N.C. Senator's Hard-Line Conservatism Helped Craft Republican Social Agenda

By Bart Barnes and Matt Schudel
Washington Post Staff Writers
Saturday, July 5, 2008

Jesse Helms, the North Carolina Republican senator whose uncompromising conservatism made him one of America's leading crusaders against communism, liberalism, tax increases, abortion, homosexuality, affirmative action and court-ordered busing to integrate schools, died yesterday at Mayview Convalescent Center in Raleigh, N.C. He was 86.

During his final years in the Senate, Helms had heart ailments, prostate cancer and Paget's disease and used a motorized scooter to move through the halls of the Capitol. In 2006, his wife announced that he had vascular dementia.

Helms was a shrewd and powerful politician who won election to five terms in the Senate, beginning in 1972. Sometimes called the patron saint of the new right, he developed a national following and helped set the nation's conservative social agenda. He was a superb political organizer and fundraiser whose early support for Ronald Reagan helped secure a Republican ascendancy that has lasted more than 25 years.

Helms was extraordinarily effective at highlighting issues that would provoke the media and raise the passions of his constituents. He appealed particularly to white, blue-collar, middle-class Americans who rallied to his championing of what he considered the timeless Main Street values of religion and family.

He supported prayer in public schools, free enterprise, a strong military, a balanced budget and what he called "decency, honor and spiritual and moral cleanliness in America."

"Next to Ronald Reagan," Fred Barnes wrote in the Weekly Standard in 1997, "Jesse Helms is the most important conservative of the last 25 years."

To his opponents, Helms was divisive, mean-spirited, race-baiting and manipulative. He was a pioneer of negative TV attack ads, which he used frequently and effectively in his political campaigns. In 1989, he drew wide-ranging national support, and derision, for his attacks on the National Endowment for the Arts after it funded works by artists Robert Mapplethorpe and Andres Serrano, which Helms considered homoerotic and anti-Christian.

When Helms announced in 2001 that he would retire from the Senate, Washington Post columnist David S. Broder described him as "the last prominent unabashed white racist politician in this country."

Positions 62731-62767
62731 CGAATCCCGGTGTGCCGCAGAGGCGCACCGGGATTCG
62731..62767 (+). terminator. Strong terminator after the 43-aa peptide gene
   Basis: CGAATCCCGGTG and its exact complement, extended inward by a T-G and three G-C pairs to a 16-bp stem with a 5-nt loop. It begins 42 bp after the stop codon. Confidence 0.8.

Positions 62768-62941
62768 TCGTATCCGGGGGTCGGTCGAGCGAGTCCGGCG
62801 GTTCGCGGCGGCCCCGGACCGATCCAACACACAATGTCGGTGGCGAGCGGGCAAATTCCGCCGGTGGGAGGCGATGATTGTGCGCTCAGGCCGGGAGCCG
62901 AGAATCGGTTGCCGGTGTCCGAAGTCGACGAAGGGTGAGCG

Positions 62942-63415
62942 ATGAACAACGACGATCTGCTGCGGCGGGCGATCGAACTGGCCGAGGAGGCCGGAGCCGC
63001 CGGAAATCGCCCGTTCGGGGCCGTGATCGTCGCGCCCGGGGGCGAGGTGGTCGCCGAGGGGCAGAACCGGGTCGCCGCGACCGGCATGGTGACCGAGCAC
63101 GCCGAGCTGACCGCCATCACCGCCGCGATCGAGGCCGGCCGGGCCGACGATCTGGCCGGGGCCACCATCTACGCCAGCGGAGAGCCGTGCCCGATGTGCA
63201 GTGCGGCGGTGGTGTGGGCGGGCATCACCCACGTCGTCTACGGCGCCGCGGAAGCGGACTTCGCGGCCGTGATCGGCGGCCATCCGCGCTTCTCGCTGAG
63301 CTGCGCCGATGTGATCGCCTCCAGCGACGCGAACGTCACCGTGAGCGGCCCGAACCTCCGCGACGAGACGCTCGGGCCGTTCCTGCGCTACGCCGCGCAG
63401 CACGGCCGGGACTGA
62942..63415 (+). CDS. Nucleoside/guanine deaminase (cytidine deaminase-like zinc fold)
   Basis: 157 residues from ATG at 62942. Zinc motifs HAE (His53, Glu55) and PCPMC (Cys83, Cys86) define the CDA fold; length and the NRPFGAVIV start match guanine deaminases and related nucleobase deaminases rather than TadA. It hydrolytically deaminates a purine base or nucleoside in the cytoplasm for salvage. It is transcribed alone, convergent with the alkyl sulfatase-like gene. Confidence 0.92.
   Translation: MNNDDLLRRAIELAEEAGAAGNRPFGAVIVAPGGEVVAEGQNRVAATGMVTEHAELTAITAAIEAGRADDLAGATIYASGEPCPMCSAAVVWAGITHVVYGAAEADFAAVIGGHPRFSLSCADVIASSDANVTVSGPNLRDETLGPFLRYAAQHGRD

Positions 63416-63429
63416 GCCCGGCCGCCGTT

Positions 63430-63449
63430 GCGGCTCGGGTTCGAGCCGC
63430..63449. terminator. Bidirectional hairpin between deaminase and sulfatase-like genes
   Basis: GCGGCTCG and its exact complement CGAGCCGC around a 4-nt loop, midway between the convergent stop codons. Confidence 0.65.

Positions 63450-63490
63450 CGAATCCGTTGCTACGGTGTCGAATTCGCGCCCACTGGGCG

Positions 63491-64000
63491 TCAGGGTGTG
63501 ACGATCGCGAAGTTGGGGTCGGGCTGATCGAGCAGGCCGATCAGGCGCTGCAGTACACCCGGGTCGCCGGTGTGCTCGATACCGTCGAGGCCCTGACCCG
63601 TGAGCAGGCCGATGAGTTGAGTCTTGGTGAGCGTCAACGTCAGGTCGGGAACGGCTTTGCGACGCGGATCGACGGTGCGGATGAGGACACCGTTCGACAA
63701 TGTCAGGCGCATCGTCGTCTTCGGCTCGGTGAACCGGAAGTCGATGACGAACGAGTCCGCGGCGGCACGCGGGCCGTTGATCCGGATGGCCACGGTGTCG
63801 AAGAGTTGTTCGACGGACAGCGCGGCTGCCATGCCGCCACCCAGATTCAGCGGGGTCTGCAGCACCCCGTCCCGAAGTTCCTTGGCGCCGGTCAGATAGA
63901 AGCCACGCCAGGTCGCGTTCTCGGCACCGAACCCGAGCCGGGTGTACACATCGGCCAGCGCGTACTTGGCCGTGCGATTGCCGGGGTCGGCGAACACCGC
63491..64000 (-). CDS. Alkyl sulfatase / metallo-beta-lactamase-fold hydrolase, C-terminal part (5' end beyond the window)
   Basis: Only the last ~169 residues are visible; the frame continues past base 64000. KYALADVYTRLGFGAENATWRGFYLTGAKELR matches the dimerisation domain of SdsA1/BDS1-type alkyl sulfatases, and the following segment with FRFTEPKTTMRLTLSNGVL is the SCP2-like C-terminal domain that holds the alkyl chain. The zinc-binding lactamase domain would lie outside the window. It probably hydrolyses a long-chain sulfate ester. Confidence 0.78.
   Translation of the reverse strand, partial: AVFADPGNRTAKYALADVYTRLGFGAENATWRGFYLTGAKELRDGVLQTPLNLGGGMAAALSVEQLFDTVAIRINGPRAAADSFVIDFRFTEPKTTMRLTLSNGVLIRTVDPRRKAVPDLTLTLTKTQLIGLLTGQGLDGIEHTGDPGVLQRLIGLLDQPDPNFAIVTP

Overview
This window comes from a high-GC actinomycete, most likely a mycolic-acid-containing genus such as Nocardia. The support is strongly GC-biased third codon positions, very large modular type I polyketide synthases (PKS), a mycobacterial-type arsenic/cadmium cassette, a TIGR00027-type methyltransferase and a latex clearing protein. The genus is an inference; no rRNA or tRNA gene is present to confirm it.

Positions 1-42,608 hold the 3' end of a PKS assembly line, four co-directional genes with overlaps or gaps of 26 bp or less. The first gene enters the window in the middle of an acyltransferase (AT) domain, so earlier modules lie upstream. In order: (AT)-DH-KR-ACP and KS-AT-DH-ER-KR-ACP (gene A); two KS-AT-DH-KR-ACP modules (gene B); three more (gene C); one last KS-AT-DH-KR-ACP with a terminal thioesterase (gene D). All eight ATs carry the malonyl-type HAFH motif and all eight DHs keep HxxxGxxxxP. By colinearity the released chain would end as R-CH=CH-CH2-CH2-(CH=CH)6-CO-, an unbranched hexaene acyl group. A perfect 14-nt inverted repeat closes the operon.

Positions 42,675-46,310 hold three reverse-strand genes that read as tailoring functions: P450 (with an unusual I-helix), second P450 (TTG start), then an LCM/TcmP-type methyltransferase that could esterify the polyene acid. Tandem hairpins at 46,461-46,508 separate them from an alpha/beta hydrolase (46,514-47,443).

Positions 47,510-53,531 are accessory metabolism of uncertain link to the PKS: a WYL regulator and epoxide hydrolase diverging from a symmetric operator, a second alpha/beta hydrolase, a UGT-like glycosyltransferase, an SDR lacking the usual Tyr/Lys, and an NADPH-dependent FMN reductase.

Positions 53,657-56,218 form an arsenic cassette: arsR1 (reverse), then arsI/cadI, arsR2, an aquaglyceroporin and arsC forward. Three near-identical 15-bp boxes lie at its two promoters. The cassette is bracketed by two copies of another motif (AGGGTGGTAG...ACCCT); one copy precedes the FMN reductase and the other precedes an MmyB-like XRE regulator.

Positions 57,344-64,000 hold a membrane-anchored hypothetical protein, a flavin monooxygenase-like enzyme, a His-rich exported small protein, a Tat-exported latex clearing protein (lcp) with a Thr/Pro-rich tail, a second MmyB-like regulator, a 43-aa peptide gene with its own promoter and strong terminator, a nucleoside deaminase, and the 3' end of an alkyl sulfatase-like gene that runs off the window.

Helms's opposition to social change and what he viewed as legislative overreaching led to his nickname of "Senator No," a title he came to relish. He blocked nominations for federal office, withheld funding for the United Nations, opposed gun control and threatened to cancel federal support for arts groups and school busing. A staunch opponent of communism, he sought to isolate Cuban leader Fidel Castro and refused to relent on strict U.S. trade embargoes of Cuba.

In 1977, Helms angrily denounced a treaty advanced by President Jimmy Carter to turn over the Panama Canal to Panama. From 1979 to 1986, over the objections of Republican leaders, Helms used parliamentary ploys to scuttle the SALT II arms limitation treaty, which he said made unwarranted concessions to the Soviet Union.

As a political fundraiser, Helms had few rivals. He controlled a vast and sophisticated enterprise in North Carolina known as the National Congressional Club, which had computerized lists of hundreds of thousands of contributors and a state-of-the-art direct-mail operation that raised millions of dollars for Helms and other conservative candidates. Nearly 70 percent of its regular contributors were from outside North Carolina.

Out on the hustings, Helms was courtly, Southern and unpretentious. He had a folksy, engaging personal style, and many rank-and-file voters saw him as a classic political outsider, unafraid to take unpopular stands in challenging the political establishment. Still, he was never overwhelmingly popular and won all of his elections by relatively narrow margins.

Helms also had a reputation for going for the jugular in a political fight. "He ran negative ads against me for 20 months," said former North Carolina governor James B. Hunt Jr., a Democrat who lost to Helms in North Carolina's 1984 Senate election, in a 1990 interview with The Post. "During that time he was able to tear me down and get people to begin to see the race in his terms, Jesse Helms's race."

That strategy included efforts to link Hunt with liberal causes by showing pictures of him with Jesse Jackson and Walter Mondale. It also emphasized Helms's 16-day filibuster against a federal holiday for the Rev. Martin Luther King Jr.

In his two final races, in 1990 and 1996, Helms defeated former Charlotte mayor Harvey Gantt in bitterly contested campaigns that attracted national attention. Helms designed his campaigns against the African American Gantt to be about "North Carolina values" vs. "extreme liberal values," and Helms made it clear where he stood.